With 26% of all travellers more likely to respond to messages tailored to personal interests and 22% more likely to respond to location-specific promotions, the study encourages airlines to develop comprehensive merchandising strategies that take into consideration the impact of timing, technique, channel, service and price.
 
The report’s other key findings include:
 
  • For a quarter of travellers, the best time to consider an airline’s additional offers is when they return home and are thinking about their next journey. To unlock the potential of this growth opportunity, the report says airlines need to change their mindset in order to recognise that their relationship with customers continues after the flight lands
  • The five most important merchandising techniques are user-interface optimisation, context-aware e-mail notification, promos & third-party deals, push notification and value-added bundles
  • Some 79% of global travellers would prefer to buy extra travel services directly from airlines. Airlines can leverage their channels to meet this need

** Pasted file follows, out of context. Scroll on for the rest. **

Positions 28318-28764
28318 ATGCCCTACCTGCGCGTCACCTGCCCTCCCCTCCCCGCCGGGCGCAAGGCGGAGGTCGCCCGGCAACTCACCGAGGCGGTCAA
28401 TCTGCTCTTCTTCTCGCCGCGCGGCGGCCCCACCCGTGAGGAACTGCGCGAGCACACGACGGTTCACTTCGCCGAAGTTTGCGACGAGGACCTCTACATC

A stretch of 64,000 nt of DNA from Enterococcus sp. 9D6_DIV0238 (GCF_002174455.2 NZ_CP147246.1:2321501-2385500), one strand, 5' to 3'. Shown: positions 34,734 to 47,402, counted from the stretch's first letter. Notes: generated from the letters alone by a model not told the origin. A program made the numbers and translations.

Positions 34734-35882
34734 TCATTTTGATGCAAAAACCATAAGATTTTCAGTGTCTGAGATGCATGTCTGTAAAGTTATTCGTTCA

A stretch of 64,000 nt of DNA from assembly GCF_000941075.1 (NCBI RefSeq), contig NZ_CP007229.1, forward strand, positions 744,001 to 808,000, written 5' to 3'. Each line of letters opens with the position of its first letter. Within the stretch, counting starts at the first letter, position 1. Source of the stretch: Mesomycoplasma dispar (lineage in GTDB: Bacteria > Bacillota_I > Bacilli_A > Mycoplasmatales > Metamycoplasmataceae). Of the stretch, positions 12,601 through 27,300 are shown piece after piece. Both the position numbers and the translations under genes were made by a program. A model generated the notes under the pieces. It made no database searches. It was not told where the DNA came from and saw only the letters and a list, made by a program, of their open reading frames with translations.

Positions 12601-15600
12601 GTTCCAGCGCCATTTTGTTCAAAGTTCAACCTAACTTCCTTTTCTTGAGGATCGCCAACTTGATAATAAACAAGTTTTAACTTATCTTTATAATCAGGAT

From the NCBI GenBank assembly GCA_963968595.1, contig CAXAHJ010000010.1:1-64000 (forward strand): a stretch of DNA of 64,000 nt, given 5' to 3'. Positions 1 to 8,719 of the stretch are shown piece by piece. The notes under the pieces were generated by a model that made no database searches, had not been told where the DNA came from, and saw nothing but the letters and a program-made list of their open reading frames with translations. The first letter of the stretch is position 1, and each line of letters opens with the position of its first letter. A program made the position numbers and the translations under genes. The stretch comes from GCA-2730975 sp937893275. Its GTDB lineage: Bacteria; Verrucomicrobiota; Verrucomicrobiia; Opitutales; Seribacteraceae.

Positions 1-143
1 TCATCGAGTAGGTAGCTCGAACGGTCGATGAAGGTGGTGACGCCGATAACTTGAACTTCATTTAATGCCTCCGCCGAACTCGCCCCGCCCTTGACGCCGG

• The most important channel for merchandising ancillary services is the web accessed via PC – however, the importance of mobile is increasing rapidly. Airlines should optimise their websites for different kinds of mobile devices. The conversion rate of consumers using tablets (2.6%) exceeds that associated with PCs
  • When it comes to Branded Fares and Fare Families airlines need to remove the complexity and be explicit about the value of each bundle
  • Purchase of additional offers is highest at time of booking. Airlines can maximise their revenues by equipping their sales channels for such purchases at booking time
 
Julia Sattel, Senior Vice President Airline IT, Amadeus, said: “It’s clear that in order for airlines to succeed in the highly competitive and fragmented travel retail sector, they must think like retailers and adopt an effective approach to merchandising, in which personalisation takes centre-stage. We are committed to enhancing our airline customers’ merchandising capabilities across all channels, helping them to in turn better serve, manage and connect with the ever-evolving needs of 21st Century travellers across the globe as we shape the future of travel together”.